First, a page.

FreeDOS help system (hhstndrd 1.0.8 en)[uide]

Command: uide.sys / uidejr.sys

UIDE.SYS / UIDEJR.SYS is a DOS "Universal IDE" caching driver, which supports IDE and SATA-HDs, CD and DVD. UIDE.SYS / UIDEJR.SYS has to be loaded in CONFIG.SYS / FDCONFIG.SYS. When FreeDOS is already running, you can load UIDE.SYS / UIDEJR.SYS later with DEVLOAD. As UIDE.SYS is still under development, it may happen that some options / switches are not available in the actual version. Please have a look at the actual help file in this case.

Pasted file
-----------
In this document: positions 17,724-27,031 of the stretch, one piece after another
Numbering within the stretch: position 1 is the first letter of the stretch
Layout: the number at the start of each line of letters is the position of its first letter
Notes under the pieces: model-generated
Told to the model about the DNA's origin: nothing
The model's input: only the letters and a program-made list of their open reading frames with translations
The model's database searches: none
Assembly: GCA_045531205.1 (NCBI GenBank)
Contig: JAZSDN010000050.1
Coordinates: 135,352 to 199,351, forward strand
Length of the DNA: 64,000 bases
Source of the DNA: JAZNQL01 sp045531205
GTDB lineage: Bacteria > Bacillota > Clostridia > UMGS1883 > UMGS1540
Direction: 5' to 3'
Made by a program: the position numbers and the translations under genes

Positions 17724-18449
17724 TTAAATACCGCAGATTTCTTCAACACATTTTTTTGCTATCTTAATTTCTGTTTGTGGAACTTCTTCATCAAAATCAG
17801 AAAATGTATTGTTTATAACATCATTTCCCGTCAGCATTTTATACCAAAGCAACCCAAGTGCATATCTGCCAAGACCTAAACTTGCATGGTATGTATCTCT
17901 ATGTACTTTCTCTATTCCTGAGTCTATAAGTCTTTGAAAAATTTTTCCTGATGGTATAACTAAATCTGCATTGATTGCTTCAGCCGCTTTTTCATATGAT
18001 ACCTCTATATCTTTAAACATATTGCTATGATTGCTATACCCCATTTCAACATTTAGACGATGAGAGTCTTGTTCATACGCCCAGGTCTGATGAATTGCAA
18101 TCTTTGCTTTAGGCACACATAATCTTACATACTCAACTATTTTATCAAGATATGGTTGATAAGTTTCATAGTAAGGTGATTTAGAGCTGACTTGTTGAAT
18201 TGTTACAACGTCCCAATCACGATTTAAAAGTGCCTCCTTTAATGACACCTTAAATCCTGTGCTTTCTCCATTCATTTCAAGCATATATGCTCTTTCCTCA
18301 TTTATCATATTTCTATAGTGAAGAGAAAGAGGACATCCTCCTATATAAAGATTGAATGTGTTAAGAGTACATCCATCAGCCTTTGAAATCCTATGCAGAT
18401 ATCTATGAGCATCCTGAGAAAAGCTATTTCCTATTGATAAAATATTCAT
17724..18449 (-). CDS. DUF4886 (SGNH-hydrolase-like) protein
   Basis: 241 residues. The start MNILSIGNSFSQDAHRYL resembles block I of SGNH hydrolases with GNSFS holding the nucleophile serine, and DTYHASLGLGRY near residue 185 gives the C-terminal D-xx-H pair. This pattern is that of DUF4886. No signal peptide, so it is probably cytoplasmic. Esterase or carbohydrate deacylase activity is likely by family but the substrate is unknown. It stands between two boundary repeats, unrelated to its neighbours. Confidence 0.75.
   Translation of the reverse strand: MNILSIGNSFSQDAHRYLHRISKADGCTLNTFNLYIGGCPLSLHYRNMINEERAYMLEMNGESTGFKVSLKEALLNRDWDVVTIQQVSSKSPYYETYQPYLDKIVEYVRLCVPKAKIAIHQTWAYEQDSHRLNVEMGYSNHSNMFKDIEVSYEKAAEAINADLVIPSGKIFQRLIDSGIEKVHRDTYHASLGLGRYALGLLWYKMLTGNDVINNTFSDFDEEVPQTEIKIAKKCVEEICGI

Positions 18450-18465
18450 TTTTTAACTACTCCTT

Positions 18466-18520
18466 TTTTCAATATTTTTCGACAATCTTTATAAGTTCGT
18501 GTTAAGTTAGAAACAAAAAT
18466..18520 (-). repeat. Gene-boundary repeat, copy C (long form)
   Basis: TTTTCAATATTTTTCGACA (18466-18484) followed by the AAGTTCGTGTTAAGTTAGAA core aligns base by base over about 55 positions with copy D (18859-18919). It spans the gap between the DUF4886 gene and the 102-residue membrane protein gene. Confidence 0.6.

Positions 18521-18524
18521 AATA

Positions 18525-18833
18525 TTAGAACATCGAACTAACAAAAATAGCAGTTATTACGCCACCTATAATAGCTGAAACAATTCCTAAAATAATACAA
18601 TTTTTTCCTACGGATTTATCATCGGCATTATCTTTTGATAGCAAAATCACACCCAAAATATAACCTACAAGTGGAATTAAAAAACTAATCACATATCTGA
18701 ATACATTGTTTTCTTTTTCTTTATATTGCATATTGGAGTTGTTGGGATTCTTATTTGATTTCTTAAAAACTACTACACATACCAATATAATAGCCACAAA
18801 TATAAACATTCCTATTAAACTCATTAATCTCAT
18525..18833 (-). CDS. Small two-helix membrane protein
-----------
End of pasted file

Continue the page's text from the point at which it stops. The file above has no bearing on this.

DEVICE = [path] UIDE.SYS [/A] [/B] [/D:DeviceNm] [/F] [/H] [/N1] [/N2] [/N3] [/N4] [/Q] [/Rnn] [/Snnnn] [/UX] [/Z] DEVICEHIGH = [path] UIDE.SYS [/A] [/B] [/D:DeviceNm] [/F] [/H] [/N1] [/N2] [/N3] [/N4] [/Q] [/Rnn] [/Snnnn] [/UX] [/Z]